Investigation of platelet margination phenomena at elevated shear stress.
ABSTRACT Thrombosis is a common complication following the surgical implantation of blood contacting artificial organs. Platelet transport, which is an important process of thrombosis and strongly modulated by flow dynamics, has not been investigated under the shear stress level associated with these devices, which may range from tens to several hundred Pascal.The current research investigated platelet transport within blood under supra-physiological shear stress conditions through a micro flow visualization approach. Images of platelet-sized fluorescent particles in the blood flow were recorded within microchannels (2 cm x 100 microm x 100 microm). The results successfully demonstrated the occurrence of platelet-sized particle margination under shear stresses up to 193 Pa, revealing a platelet near-wall excess up to 8.7 near the wall (within 15 microm) at the highest shear stress. The concentration of red blood cells was found to influence the stream-wise development of platelet margination which was clearly observed in the 20% Ht sample but not the 40% Ht sample. Shear stress had a less dramatic effect on the margination phenomenon than did hematocrit. The results imply that cell-cell collision is an important factor for platelet transport under supra-physiologic shear stress conditions. It is anticipated that these results will contribute to the future design and optimization of artificial organs.
SourceAvailable from: Gábor Závodszky[Show abstract] [Hide abstract]
ABSTRACT: Thrombus formation is a thoroughly researched area, posing several unanswered questions. Quite many of the underlying processes are still not well understood. This uncertainty arises from the fact that the blood clotting mechanism in our bodies involves a rather complex reaction cascade with plenty of components. These underlying dynamic processes stretch over the domains of several disciplines (as there are biomechanical and biochemical reactions as well as fluid dynamical components). In this study the factors thought to be the most influential were selected and coupled with the transient flow field that reacts not only to the cardiac pressure waves but also to the changing geometry of the vessel due to the clot formation. Although the number of degrees of freedom is reduced heavily, this model is already capable of qualitatively reproducing the results of in-vivo measured hemostasis.
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ABSTRACT: Despite the importance of platelets in the formation of a thrombus, their transport in complex flows has not yet been studied in detail. In this paper we simulated red blood cells and platelets to explore their transport behaviour in aneurysmal geometries. We considered two aneurysms with different aspect ratios (AR = 1.0, 2.0) in the presence of fast and slow blood flows (Re = 10, 100), and examined the distributions of the cells. Low velocities in the parent vessel resulted in a large stagnation zone inside the cavity, leaving the initial distribution almost unchanged. In fast flows, an influx of platelets into the aneurysm was observed, leading to an elevated concentration. The connection of the platelet-rich cell-free layer (CFL) with the outer regions of the recirculation zones leads to their increased platelet concentration. These platelet-enhanced recirculation zones produced a diverse distribution of cells inside the aneurysm, for the different aspect ratios. A thin red blood CFL that was occupied by platelets was observed on the top of the wide-necked aneurysm, whereas a high-haematocrit region very close to the vessel wall was present in the narrow-necked case. The simulations revealed that non-trivial distributions of red blood cells and platelets are possible inside aneurysmal geometries, giving rise to several hypotheses on the formation of a thrombus, as well as to the wall weakening and the possible rupture of an aneurysm.Interface focus: a theme supplement of Journal of the Royal Society interface 04/2013; 3(2):20120089. DOI:10.1098/rsfs.2012.0089 · 3.12 Impact Factor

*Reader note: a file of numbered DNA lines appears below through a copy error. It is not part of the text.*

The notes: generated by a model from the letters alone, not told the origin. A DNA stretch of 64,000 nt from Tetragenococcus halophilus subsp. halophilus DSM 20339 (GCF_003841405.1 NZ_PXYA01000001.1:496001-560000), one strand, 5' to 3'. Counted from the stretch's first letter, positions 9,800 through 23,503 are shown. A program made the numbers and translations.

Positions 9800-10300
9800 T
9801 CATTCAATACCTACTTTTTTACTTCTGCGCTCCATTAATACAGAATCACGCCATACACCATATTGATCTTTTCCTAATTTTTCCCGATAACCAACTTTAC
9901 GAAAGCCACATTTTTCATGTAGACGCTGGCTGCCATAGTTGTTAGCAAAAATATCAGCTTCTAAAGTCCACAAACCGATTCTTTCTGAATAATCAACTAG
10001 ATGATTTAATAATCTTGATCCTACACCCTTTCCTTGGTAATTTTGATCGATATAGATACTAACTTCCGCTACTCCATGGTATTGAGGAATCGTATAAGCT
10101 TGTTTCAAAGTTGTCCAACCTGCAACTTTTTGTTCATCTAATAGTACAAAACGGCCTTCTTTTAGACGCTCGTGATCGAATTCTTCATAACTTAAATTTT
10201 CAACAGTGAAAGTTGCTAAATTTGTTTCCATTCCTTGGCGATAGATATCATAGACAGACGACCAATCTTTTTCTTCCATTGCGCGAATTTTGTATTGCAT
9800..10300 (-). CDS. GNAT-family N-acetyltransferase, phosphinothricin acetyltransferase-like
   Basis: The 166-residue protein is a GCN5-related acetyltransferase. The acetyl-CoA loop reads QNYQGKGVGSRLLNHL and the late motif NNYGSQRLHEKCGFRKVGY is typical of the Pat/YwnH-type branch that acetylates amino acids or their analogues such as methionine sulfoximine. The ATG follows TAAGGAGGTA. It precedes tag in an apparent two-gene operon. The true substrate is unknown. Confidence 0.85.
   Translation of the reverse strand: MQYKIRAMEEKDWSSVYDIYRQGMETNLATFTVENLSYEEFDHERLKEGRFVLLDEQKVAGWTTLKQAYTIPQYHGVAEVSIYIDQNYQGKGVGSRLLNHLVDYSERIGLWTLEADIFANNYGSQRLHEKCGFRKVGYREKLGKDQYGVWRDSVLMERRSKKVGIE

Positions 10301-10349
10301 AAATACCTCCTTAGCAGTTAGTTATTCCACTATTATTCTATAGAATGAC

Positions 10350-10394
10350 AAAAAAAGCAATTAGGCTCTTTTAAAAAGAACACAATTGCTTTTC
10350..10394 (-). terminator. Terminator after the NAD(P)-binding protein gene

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ABSTRACT: Although the thrombogenic nature of the surfaces of cardiovascular devices is an important aspect of blood biocompatibility, few studies have examined platelet deposition onto opaque materials used for these devices in real time. This is particularly true for the metallic surfaces used in current ventricular assist devices (VADs). Using hemoglobin depleted red blood cells (RBC ghosts) and long working distance optics to visualize platelet deposition, we sought to perform such an evaluation. Fluorescently labeled platelets mixed with human RBC ghosts were perfused across 6 opaque materials (a titanium alloy (Ti6Al4V), silicon carbide (SiC), alumina (Al2O3), 2-methacryloyloxyethyl phosphorylcholine polymer coated Ti6Al4V (MPC-Ti6Al4V), yttria partially stabilized zirconia (YZTP), and zirconia toughened alumina (ZTA)) for 5 min at wall shear rates of 400 and 1000 sec-1. Ti6Al4V had significantly increased platelet deposition relative to MPC-Ti6Al4V, Al2O3, YZTP, and ZTA at both wall shear rates (P <0.01). For all test surfaces, increasing the wall shear rate produced a trend of decreased platelet adhesion. The described system can be a utilized as a tool for comparative analysis of candidate blood-contacting materials with acute blood contact.Journal of Biomedical Materials Research Part A 04/2015; 103(4). DOI:10.1002/jbm.a.35202 · 2.83 Impact Factor